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Charlie Brooker's 'Black Mirror' proves it can still surprise in season four. The show continues to mine social anxiety about the advance of technology to great effect, but this time out there’s a wider range in style & tone even if individual episodes are nearly all explorations on the theme of free will.

‘Black Mirror’ proves it can still surprise in S4

After being heralded as the second coming of The Twilight Zone for its first two seasons, the third saw Black Mirror losing something in its transition to Netflix. The show was more bloated, with double the episodes, more big-name actors (Bryce Dallas Howard, Benedict Wong, and Kelly Macdonald to name a handful) and some surprisingly well known behind-the-scenes talent ranging from directors like Joe Wright (Hanna) and Dan Trachtenberg (10 Cloverfield Lane) to The Office and Parks and Recreation’s Michael Schur and Rashida Jones. It was by no means a failure of a season, but the critical acclaim Black Mirror garnered previously was noticeably muted this time around. To a degree, high expectations were to blame, though the show’s newest season effectively makes the case that Black Mirror simply needed some time to adjust to its new surroundings.

The show continues to mine social anxiety about the advance of technology to great effect, but this time out there’s a wider range in style & tone even if individual episodes are nearly all explorations on the theme of free will.

USS Callister,” the star-studded fourth episode of the season, serves as perhaps the most interesting exploration of that motif, and one of the strongest points in the show’s history. Marketed and framed as Black Mirror’s riff on Star Trek, “USS Callister” is actually a disturbingly topical dissection of white male rage. Without spoiling the clever twist of the episode, “USS Callister” has Jesse Plemons (Friday Night Lights) simultaneously doing a spot-on imitation of a cross between William Shatner and Mark Zuckerberg, as the episode shifts between a vintage Star Trek mod of an MMO and the real-world work environment at the company running the MMO.

On the more disturbing end of the free will subject is the Jodie Foster-helmed “Arkangel,” featuring an overly safety-concerned mother (Rosemarie DeWitt) consenting to have a device implanted in her young daughter so she can track her at all times, see what she sees, and even filter out real-life visuals and sounds. Though Foster directs the episode serviceably enough, Black Mirror showrunner Charlie Brooker’s script goes down some questionable roads in regards to the debate over women’s bodily autonomy, with its climactic scene coming across as borderline irresponsible. It’s easy enough to see the point Brooker is trying to make, but the way it’s framed and presented is unfortunately shallow and tactless.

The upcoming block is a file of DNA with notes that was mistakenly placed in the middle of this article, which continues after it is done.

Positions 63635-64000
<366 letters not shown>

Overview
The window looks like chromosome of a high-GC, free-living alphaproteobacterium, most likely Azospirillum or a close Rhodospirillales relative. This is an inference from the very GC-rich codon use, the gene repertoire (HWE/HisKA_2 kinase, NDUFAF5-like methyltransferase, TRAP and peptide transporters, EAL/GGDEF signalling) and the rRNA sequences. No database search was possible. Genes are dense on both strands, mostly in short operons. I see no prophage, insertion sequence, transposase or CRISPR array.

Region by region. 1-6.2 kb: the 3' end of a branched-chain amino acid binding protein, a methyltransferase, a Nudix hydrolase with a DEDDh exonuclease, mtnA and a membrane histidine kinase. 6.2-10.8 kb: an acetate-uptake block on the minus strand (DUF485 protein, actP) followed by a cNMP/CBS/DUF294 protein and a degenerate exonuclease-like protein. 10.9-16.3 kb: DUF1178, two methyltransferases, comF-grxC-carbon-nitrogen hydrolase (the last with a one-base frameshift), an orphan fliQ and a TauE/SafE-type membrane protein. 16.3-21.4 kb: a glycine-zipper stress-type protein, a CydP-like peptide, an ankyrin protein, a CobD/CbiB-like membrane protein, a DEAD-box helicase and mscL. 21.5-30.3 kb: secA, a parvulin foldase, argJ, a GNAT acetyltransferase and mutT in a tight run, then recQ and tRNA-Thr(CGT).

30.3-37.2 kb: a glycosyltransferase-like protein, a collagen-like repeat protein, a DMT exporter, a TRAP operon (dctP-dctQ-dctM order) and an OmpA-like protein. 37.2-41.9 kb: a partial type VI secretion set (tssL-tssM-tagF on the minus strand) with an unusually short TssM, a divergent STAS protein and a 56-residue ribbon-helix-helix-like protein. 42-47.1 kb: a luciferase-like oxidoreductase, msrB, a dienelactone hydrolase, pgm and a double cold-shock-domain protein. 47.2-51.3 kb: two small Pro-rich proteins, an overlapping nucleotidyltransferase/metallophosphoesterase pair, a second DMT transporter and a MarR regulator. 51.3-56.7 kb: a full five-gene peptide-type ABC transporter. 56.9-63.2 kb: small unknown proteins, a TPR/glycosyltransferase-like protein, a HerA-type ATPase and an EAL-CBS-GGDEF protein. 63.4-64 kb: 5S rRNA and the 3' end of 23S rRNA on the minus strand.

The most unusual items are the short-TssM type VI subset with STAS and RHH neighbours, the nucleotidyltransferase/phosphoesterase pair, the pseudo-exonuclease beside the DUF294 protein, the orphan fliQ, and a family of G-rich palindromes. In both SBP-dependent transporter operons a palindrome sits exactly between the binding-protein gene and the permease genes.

The John Hillcoat-directed “Crocodile” fares much better as it navigates similar territory. Structured like a Hitchcockian thriller, the central question at the heart of “Crocodile” is how far one is willing to go to continue to keep a skeleton in one’s closet. In it, Andrea Louise Riseborough (Birdman) and Andrew Gower (Outlander) play friends who hit a bicyclist when they’re driving back from a rave, and proceed to dump his body into a nearby lake to cover up the deed. Years later, they meet up again because one of them has discovered the bicyclist was married, and wants to send a letter to his wife because she never moved on. The tension in the episode not only comes from the question of what other despicable acts will be committed to keep the bicyclist’s death secret, but also from the parallel story of an insurance investigator (Kiran Sonia Sawar) who seems to fated to intersect with these accidental killers.

Equally tense and brutal is the David Slade-directed “Metalhead,” unquestionably the most stylish episode of the season, which shouldn’t be too surprising given Slade’s credits on Hannibal and his feature debut Hard Candy. “Metalhead” isn’t as deep as most of this season – it’s a vicious, refreshingly fast-paced tale of a woman (Maxine Peak) on the run from a killer robot dog, shot in hyper-saturated black & white. Similarly efficient but not as striking is Tim Van Patten’s “Hang the DJ,” a digital rom-com of sorts that’s enjoyable and sweet but falters with its ending, which looks like a commercial, pulling the rug out from the rebellion motif running through the bulk of the episode.

But where Black Mirror most proves it knows how to evolve and poke fun at itself is the teasingly named “Black Museum.” Rather than play in the Twilight Zone sandbox Black Mirror sticks to for most episodes, “Black Museum” goes Tales from the Crypt with its gallows humor and the carnival barker performance of Douglas Hodge (Tulip Fever), who plays the Black Museum curator. Hodge masterfully straddles the line between charming and utterly contemptible, giving guest Letitia Wright (My Brother the Devil) the sinister stories behind three of the most prized artefacts in his museum of crime – while also cheekily inserting visual references to prior Black Mirror episodes (the museum’s name may as well be a meta-reference to the show itself). Right up until its final moments, it’s difficult to discern which of the two characters is the spider and which is the fly, and somehow it’s also the funniest episode the show has produced since season two’s “The Waldo Moment.”

Season four of Black Mirror is fairly consistent and has far more high-water marks than its predecessor but more importantly, “Black Museum,” and to a lesser extent “USS Callister” prove the series can still surprise and subvert expectations. Unlike season three, these episodes show that Black Mirror’s best moments might not be behind it, but still looming ahead.

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